Stiff competition in the supermarket frozen food aisle has eaten into Patties Foods margins and caused its first half profit to dip 16.5 per cent.
The company, which owns Herbert Adams, Four'N Twenty and Nanna's, increased its revenue by 5.1 per cent over the half but managing director Greg Bourke said growth in its petrol station and convenience store products did not offset margin pressure in its supermarket division.
"In Home (supermarket) revenue was flat and margins reduced during the period, mainly in the frozen fruit and fruit pie categories," he said.
"The commissioning of the new robotic packing equipment has been below expectations and has caused higher conversion costs and supply disruptions."
Chairman Chris Riordan said Patties Foods would continue its focus on improving its brands and finding more avenues to sell its products in order to combat challenging trading conditions.
"Our response must continue to be a relentless focus on supporting and enhancing our brands, developing new channels and regions and improving our manufacturing and supply chain efficiencies as part of an overall ongoing review of our cost structure," he said.
Patties Foods' profit for the six months to December 31 was $9.05 million, down from $10.8 million in the previous corresponding period.
The company had forecasted the profit fall at its annual general meeting in December.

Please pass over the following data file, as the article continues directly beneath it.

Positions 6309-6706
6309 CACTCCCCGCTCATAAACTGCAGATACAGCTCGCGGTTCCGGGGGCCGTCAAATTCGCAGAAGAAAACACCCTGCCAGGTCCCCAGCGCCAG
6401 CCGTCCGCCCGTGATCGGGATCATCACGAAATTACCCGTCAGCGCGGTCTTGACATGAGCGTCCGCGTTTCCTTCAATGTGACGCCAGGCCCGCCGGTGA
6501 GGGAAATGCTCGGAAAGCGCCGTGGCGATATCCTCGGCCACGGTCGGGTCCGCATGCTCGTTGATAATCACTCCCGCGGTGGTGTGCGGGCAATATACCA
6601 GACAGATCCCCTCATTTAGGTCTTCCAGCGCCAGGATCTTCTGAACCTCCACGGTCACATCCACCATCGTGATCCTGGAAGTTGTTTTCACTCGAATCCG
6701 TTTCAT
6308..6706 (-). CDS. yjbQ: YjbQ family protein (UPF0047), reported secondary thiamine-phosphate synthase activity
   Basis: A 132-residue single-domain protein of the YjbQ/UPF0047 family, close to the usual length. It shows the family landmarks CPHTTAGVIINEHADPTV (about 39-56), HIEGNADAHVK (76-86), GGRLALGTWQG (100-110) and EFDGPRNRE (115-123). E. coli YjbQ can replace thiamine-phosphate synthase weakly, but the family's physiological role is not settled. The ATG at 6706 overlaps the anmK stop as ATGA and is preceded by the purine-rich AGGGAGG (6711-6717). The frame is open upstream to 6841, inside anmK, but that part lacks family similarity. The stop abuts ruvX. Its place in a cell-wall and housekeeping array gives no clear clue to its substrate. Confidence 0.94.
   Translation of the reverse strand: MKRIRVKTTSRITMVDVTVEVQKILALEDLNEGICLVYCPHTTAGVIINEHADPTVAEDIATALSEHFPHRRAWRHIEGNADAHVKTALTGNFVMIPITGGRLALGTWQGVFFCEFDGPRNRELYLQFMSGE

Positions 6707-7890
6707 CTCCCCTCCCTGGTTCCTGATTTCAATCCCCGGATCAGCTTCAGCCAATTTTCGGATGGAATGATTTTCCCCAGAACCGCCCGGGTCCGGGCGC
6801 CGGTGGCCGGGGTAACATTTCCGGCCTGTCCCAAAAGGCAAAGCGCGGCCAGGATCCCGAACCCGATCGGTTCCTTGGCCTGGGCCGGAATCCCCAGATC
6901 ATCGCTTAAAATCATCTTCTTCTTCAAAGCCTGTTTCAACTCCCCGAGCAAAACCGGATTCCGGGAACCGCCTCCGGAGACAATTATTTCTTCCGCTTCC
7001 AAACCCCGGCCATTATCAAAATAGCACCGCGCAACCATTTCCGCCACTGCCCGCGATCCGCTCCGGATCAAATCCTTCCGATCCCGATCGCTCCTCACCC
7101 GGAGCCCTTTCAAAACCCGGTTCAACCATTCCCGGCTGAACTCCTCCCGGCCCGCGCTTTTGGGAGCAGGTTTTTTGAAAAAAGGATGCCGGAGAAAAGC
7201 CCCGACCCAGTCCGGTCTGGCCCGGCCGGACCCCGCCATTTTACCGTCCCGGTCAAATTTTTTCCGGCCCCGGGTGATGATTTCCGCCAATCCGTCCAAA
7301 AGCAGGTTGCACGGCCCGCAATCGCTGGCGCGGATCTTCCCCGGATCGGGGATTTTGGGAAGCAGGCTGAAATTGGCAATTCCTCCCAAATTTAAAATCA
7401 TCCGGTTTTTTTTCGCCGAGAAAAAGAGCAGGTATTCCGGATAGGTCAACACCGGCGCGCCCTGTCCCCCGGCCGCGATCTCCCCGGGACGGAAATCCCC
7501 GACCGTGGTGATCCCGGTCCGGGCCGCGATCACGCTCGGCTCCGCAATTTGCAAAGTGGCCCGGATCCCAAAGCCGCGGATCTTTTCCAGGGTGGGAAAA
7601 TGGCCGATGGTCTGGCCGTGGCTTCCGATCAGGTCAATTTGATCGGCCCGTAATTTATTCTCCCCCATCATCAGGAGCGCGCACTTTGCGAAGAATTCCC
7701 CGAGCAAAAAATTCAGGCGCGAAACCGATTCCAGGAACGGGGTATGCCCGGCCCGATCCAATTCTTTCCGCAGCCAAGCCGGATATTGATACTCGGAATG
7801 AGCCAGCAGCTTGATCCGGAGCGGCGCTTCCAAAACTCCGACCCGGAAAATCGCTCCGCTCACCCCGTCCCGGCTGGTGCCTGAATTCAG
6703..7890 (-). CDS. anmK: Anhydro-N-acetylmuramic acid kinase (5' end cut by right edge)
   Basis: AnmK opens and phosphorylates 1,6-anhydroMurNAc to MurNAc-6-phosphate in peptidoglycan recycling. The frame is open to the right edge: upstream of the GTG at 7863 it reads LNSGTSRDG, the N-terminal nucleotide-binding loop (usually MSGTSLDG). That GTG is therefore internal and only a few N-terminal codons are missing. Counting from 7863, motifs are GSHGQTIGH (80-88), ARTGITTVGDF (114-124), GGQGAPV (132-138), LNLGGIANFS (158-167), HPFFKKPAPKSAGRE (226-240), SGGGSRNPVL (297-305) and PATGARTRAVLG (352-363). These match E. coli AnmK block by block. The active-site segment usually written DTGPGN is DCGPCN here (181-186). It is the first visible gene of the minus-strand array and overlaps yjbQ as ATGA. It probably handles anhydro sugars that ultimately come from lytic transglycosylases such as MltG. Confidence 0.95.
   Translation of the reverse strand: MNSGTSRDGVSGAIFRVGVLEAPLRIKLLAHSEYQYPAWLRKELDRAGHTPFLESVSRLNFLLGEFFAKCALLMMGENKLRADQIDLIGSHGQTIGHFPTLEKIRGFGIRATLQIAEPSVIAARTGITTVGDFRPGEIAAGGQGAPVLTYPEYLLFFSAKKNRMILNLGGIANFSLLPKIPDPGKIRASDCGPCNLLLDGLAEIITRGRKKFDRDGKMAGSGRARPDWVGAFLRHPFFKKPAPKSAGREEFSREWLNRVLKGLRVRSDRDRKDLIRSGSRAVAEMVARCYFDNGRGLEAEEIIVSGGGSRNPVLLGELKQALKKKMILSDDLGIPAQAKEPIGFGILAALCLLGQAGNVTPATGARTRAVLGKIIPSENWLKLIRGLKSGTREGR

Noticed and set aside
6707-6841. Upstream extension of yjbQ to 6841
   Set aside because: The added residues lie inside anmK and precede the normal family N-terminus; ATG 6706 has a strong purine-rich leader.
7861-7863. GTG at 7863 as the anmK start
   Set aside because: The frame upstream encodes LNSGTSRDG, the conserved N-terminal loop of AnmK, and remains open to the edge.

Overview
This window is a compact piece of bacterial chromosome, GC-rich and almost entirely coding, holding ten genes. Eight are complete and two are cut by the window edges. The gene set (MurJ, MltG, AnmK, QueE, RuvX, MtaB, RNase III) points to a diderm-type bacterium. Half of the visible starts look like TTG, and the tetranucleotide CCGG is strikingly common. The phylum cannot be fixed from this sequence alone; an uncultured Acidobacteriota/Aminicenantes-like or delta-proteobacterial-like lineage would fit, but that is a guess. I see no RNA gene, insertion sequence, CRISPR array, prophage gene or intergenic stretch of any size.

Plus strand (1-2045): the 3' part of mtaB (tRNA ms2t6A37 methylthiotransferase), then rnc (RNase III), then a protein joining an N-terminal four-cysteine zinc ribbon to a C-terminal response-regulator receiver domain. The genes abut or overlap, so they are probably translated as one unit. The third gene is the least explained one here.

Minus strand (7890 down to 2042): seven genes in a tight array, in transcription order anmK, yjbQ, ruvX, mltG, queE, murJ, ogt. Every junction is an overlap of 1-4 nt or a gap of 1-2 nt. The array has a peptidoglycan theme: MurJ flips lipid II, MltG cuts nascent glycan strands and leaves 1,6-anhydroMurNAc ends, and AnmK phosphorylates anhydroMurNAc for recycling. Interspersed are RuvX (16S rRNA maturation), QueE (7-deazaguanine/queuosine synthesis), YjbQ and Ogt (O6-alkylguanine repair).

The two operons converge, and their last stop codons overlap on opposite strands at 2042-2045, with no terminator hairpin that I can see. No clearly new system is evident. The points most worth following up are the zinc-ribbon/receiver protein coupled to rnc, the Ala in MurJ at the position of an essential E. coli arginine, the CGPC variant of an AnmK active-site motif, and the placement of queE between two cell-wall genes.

Revenue for the half up 5.1 per cent to $125.47 million and the company said it had maintained its leading position in market share across all of its categories.
The frozen and convenience food company said its investment in strategic growth, which includes exporting more of its products, would continue.
It said it had already identified export opportunities in the UK, Asia and the USA and expected to start seeing the results from the strategy in the next two to three years.
Patties Foods said it would also continue to cut costs and improve its manufacturing efficiencies which included completing its robotic packing equipment by the end of the year.
"Based on current trading projections, we expect NPAT (net profit) for the second half to be at or above the NPAT (net profit) for the previous corresponding period," the company said.
The company announced that it would pay shareholders a fully franked interim dividend of 3.2 cents per share on April 12.
At 1512 Patties Foods' shares were 13.5 cents, or 7.94 per cent, lower at $1.565.